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ExhibitionCommunity Health Action

Activists helped push for health programs and called attention to disparities in medical care.

In the 1960s, civil rights activists and senior citizens advocated for Medicare and Medicaid, the first national health programs in the United States. Following the end of legal segregation by race, citizen groups began targeting continuing racial and economic inequalities in health. Radical social movements went even further in defining community-based health care as an essential component of their visions for a new society.

  • President Kennedy speaks at podium, flanked by 14 seated dignitaries, as a crowd looks on.

    President Kennedy speaks to attendees of the National Convention of the National Council of Senior Citizens, 1963

    Courtesy Abbie Rowe. White House Photographs. John F. Kennedy Presidential Library and Museum, Boston

    Senior citizen activists won the support of Presidents John F. Kennedy and Lyndon B. Johnson in their push for Medicare, the national health insurance program for retired Americans, which Congress passed in 1965.

  • Large multiracial group of men and women holding signs and marching on a street towards viewer.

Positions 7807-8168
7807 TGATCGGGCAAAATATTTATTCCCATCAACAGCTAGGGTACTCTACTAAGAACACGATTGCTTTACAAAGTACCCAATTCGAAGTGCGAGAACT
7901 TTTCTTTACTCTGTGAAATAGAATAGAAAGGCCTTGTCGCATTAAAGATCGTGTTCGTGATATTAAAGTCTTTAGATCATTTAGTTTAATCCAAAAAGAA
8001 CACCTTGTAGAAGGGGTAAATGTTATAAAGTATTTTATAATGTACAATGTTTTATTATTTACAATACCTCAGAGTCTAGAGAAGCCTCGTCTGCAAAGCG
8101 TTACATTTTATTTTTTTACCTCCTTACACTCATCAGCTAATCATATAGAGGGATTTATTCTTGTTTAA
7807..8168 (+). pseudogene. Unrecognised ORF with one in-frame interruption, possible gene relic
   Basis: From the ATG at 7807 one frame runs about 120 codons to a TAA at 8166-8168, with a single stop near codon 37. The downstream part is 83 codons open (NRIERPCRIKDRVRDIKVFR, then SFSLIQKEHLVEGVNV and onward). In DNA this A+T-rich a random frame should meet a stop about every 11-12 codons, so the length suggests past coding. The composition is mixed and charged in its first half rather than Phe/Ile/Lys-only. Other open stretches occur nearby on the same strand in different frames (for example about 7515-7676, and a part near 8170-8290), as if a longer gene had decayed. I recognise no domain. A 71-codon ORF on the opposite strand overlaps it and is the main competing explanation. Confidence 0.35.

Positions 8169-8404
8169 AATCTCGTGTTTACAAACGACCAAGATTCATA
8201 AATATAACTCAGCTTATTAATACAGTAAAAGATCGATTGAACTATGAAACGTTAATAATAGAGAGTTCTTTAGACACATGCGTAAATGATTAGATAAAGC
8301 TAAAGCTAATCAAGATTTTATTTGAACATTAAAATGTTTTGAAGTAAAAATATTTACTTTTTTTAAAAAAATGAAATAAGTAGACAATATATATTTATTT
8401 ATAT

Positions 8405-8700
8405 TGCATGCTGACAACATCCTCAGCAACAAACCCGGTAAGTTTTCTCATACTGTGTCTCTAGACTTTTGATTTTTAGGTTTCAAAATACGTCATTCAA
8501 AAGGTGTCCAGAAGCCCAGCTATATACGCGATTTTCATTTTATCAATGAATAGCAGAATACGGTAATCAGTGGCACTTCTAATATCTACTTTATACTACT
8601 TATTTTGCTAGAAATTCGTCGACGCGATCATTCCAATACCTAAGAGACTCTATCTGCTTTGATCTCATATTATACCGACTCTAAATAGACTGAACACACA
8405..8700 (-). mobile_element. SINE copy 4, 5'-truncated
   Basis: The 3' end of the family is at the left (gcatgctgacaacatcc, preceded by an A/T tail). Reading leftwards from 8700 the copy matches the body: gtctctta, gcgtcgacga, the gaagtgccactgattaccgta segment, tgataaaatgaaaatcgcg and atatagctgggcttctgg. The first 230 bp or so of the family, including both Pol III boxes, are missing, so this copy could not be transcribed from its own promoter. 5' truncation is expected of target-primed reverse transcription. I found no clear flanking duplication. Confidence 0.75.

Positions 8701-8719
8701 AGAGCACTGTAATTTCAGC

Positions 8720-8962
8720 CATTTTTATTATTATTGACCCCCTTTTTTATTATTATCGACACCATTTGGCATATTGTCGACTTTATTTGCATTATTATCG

Medical Committee for Civil Rights participates in the March on Washington for Jobs and Freedom, 1963

    Courtesy National Library of Medicine

    Many physicians, nurses, and medical students worked in the civil rights movement. They marched against segregation, treated people injured in protests, and helped set up community clinics in both the North and the South.

  • Illustration of an African American doctor bandaging an African American child’s arm.

    Bobby Seale People’s Free Health Clinic poster, Berkeley, CA, 1971

    Courtesy Billy Jennings

    The Black Panther Party established free clinics in cities around the country, emphasizing public health, preventive medicine, and self-determination for poor and minority communities.

  • Clinic sign in business window.

    A sign promotes the free clinic “El Barrio,” East Los Angeles, CA, ca. 1969

    Courtesy The California State University, Los Angeles, John F. Kennedy Memorial Library, Gloria Arellanes Papers

    The Brown Berets, a Chicano rights organization, opened a free health clinic in East Los Angeles in 1969. The clinic provided medical, social, and psychological services to Mexican-Americans and other community residents.

  • Two Latino men and one child in a clinic waiting room. The two men are seated and reading.

    Patients in the waiting room of the National Farm Workers Service Center’s health clinic, decorated with a poster of union leader Cesar Chavez, Calexico, CA, 1973

    Courtesy Walter P. Reuther Library, Archives of Labor and Urban Affairs, Wayne State University, Photographer Glenn Pearcy

    Farm workers’ organizations saw health care as central to peoples’ struggle for dignity and better conditions for both work and home life. Affiliates of the United Farm Workers of America opened numerous clinics for migrant agricultural workers and their families in the 1960s and 1970s.